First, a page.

Like mic fright, camera panic can range from mild to wild.

For many performers, it is a stronger feeling than mic fright because television adds the element of being seen as well as being heard. There is a sense of anonymity in radio that offers some comfort, whereas the camera removes any barrier between the performer and audience.

The television camera is the beginning of the video link that delivers the image of the performer from the studio (or field) to the viewer's TV set or monitor. As a television performer, you should know some basic guidelines for being the person in front of the camera.

For many people, the first few experiences before the camera are unsettling. As noted, camera panic can set in and words that usually flow easily suddenly become stuck in your throat. Hesitations and mistakes come in a deluge. Actually, this anxiety that many experience is quite normal. The primary reason for all the mistakes is the split attention that develops when you go on camera. Suddenly, you are aware of everything you say, how you look, how you're standing or sitting, and just about everything else imaginable. As a result, instead of having 100 percent of your attention focused on what you are saying, you are operating at about 50 percent of your potential because the other half is busy criticizing and worrying about how things are going. This is where practice comes in. The more camera time you get, the easier it all becomes. Work on avoiding the self-criticism and put all your concentration on the presentation. It's another skill that can be learned. Eventually, you'll know the camera is there but you won't care. Any kind of speaking performance can help you adjust. Public speaking is good practice, as is theater work. The goal is to get used to having others looking at and listening to you. Judging by the vast number of people appearing on television, it isn't that hard a skill to master.

Further, fear of failure is strong for television performers because nobody wants to make fools of themselves when everybody can see them. On television, you must be concerned with not only your actual performance (for example, reading the script properly) and your general appearance, but also your posture, your movements, your facial expression, your attire, and so on. A "fluff" in any area can play on your anxiety about failure. Of course, being inexperienced and unprepared will cause camera panic, just as it will cause mic fright. Beginning performers can be overwhelmed by television. The lights and cameras in the studio and the crew members necessary for the production process all add to the distraction. However, with practice in this environment it becomes easier and easier. Use every opportunity available to get camera practice. This is the surest way to get over the discomfort. Work on keeping your concentration up and your focus on the task at hand. Adequate preparation is necessary for broadcast talent and will lessen any chance of camera panic or mic fright that comes from not being ready to go.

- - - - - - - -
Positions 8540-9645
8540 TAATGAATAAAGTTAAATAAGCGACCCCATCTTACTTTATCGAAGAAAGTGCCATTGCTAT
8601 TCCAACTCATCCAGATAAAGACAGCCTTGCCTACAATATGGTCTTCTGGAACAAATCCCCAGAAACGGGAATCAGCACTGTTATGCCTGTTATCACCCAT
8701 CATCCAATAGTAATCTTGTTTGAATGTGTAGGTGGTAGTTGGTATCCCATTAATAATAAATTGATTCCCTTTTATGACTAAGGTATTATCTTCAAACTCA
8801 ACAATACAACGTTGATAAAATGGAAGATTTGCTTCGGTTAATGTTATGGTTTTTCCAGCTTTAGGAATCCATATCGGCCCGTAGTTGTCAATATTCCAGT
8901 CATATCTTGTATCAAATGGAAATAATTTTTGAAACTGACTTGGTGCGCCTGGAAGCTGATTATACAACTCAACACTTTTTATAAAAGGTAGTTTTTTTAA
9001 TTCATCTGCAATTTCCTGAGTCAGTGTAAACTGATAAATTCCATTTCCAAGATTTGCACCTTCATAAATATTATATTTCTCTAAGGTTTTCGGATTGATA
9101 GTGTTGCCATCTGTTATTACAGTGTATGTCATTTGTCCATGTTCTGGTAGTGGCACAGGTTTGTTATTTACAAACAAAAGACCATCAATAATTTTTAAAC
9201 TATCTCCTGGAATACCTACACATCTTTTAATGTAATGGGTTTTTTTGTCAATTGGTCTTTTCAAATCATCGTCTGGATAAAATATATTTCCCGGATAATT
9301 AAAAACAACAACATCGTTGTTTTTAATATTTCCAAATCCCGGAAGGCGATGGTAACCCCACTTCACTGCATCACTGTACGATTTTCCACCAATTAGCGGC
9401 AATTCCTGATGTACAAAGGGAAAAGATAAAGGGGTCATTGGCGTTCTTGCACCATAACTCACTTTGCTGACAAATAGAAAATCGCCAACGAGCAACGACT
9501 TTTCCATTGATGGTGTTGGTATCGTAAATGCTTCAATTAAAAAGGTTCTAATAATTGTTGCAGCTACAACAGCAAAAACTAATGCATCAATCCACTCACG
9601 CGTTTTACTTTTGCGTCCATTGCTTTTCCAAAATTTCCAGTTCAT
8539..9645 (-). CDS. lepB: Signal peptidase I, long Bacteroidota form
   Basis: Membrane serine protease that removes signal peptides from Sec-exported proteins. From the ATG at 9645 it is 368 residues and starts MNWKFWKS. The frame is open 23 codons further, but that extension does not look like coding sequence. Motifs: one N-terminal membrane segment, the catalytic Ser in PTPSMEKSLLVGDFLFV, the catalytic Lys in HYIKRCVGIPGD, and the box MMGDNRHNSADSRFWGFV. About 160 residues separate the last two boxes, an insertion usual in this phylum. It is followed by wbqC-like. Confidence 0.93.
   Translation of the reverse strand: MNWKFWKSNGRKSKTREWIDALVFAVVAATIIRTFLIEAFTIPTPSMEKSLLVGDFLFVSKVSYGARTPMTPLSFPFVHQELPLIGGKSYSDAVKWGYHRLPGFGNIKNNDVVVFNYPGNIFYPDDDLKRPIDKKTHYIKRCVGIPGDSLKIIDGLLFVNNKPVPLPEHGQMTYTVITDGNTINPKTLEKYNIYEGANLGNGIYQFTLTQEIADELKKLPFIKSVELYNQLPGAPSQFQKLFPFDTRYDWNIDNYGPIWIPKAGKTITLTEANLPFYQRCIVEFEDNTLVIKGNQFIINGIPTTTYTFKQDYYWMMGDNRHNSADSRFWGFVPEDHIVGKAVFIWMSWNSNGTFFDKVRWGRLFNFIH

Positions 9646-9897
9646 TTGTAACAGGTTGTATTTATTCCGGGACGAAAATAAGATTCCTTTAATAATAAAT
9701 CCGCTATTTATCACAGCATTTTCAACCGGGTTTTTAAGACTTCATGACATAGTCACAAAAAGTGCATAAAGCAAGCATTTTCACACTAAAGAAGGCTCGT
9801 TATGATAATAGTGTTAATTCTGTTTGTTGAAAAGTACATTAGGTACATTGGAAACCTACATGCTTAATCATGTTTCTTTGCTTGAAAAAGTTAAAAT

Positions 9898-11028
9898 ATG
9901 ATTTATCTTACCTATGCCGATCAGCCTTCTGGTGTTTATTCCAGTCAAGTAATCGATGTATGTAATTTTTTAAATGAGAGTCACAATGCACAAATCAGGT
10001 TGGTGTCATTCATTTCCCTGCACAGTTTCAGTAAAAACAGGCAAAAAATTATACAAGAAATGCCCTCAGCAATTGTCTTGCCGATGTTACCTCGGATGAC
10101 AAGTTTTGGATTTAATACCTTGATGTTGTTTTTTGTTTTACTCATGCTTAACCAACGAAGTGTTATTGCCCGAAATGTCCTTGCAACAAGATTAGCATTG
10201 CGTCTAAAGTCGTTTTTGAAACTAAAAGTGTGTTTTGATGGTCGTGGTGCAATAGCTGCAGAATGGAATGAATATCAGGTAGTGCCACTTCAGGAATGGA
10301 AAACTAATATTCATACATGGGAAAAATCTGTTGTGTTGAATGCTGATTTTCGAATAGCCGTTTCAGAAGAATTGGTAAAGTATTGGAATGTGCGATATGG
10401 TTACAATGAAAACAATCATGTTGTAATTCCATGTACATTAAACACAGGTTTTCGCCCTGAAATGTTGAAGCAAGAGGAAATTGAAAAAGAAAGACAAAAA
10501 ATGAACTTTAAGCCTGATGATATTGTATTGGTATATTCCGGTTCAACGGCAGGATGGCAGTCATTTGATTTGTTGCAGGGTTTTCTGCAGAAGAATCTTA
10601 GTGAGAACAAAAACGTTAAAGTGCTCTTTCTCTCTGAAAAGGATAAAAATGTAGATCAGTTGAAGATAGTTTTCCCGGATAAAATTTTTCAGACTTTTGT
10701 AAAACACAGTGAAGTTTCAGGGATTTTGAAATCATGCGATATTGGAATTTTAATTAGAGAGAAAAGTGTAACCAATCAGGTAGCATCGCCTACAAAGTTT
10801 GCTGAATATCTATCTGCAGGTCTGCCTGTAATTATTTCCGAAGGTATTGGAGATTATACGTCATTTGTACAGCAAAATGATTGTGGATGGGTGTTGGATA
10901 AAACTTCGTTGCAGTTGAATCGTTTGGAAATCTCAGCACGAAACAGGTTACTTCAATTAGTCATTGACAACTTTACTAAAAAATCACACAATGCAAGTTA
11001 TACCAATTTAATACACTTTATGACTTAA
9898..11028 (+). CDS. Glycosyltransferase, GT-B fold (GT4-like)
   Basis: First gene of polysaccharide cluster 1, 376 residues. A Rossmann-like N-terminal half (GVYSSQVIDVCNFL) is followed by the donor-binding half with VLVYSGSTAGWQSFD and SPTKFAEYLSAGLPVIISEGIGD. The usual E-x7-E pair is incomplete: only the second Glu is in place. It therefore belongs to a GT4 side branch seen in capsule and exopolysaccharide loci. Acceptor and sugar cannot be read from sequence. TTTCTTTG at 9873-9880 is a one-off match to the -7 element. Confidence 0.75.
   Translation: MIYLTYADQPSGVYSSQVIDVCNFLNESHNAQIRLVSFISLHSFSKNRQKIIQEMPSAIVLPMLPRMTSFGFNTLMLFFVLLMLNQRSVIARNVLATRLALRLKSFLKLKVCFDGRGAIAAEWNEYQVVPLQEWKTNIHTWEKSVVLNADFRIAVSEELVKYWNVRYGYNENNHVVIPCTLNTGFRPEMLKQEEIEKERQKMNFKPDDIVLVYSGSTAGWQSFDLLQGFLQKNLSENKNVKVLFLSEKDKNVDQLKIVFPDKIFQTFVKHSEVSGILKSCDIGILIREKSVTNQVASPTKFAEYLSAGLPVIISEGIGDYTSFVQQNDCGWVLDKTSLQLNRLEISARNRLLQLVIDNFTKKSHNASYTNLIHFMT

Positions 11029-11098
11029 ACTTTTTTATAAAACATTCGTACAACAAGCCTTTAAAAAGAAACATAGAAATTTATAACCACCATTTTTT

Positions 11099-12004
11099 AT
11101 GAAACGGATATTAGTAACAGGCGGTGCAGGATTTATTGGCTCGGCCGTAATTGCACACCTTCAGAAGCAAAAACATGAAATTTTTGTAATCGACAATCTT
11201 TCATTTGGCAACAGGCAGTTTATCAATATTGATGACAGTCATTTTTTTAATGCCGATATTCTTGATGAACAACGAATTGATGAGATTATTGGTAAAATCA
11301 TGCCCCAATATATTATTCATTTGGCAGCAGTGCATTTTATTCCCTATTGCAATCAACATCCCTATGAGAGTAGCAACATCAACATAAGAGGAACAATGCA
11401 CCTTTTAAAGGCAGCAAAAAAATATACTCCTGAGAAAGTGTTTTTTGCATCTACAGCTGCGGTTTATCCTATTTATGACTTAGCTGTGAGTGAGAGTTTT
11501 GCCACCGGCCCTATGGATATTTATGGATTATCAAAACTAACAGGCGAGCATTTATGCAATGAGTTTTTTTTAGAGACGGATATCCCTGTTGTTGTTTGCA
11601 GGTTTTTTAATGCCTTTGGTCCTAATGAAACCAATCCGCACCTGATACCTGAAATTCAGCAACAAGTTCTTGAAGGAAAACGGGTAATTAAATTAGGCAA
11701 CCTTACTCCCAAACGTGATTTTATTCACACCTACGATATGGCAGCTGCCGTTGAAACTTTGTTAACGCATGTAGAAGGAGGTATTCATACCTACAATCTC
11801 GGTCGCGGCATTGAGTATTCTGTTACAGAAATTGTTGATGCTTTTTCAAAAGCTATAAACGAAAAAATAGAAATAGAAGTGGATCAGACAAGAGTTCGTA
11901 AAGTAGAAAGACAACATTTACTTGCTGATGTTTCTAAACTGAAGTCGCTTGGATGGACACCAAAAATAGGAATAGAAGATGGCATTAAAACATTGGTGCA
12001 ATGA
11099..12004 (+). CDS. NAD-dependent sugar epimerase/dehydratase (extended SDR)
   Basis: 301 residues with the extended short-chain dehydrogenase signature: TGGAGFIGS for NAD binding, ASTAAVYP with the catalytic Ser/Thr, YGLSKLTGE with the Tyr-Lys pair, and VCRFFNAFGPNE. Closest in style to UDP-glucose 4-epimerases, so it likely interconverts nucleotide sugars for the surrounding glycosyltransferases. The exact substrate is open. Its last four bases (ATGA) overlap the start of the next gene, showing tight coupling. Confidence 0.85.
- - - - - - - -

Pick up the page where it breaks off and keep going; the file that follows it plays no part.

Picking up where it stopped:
Because the visual element is so dominant in television, a cause of camera panic can be a dislike of one's appearance. However, if you apply all the things covered in this text, you have no reason to worry. Proper dress, posture, preparation, and delivery will make you look like a pro. Doing those things will likely mean that you are the only one uncomfortable with your appearance.

Occasionally, nearly all broadcasters encounter situations in which they are unsure of, or disturbed by, the circumstances they are covering, and feel off balance. Keeping your poise and letting your professionalism and experience take over will go a long way toward getting you through a difficult time.

There are many basic concepts that are important for your development as a video performer in the mass media industries.  An understanding of the studio environment will make your performance efefots better, as will practice.  Each time you are in a performance situation, try to aply a few of the concepts you ahve learned. We will be covering them in more depth in the regular monthly issues of School Video News.  Before long, many of these techniques will start to become second nature and you will be on your way to being a polished video performer.